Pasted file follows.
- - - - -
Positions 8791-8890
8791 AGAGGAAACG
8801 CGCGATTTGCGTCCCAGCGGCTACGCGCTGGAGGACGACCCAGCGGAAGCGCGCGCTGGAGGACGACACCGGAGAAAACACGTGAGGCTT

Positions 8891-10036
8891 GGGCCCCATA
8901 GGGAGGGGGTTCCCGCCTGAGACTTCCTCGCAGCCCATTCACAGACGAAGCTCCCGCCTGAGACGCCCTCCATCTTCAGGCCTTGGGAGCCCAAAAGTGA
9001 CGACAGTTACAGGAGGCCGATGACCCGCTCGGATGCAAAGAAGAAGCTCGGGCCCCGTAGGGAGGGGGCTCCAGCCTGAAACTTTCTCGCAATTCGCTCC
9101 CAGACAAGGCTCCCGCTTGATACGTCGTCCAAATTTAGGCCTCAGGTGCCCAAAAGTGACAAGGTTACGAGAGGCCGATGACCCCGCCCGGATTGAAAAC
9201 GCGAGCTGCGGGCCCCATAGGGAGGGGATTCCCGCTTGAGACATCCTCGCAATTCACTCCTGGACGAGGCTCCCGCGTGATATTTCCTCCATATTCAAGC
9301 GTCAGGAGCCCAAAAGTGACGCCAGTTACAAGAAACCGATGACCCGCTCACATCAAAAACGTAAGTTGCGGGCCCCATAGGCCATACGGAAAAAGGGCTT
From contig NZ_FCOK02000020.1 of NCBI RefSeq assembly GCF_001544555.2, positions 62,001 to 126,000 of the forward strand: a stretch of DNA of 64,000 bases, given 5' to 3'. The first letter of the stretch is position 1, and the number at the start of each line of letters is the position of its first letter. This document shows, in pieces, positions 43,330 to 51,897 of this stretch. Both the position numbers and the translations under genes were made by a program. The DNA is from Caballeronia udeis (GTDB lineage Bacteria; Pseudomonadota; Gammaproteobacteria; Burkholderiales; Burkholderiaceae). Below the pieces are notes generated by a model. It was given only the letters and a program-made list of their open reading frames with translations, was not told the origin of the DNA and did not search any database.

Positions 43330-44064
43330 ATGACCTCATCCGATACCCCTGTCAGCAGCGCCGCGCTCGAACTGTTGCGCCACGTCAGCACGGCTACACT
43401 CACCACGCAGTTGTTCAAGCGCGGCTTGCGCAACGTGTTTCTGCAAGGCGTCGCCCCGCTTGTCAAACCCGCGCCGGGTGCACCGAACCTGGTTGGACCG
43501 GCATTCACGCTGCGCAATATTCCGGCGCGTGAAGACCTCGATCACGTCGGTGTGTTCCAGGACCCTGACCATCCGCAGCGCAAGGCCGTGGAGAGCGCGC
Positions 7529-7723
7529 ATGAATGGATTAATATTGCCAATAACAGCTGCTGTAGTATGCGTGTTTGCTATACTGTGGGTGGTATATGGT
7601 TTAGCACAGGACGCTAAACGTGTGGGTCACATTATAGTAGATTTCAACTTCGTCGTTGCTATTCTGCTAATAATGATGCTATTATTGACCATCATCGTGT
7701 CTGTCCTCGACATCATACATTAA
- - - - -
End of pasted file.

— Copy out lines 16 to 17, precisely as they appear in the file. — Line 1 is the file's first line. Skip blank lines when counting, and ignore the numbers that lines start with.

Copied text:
Positions 7529-7723
7529 ATGAATGGATTAATATTGCCAATAACAGCTGCTGTAGTATGCGTGTTTGCTATACTGTGGGTGGTATATGGT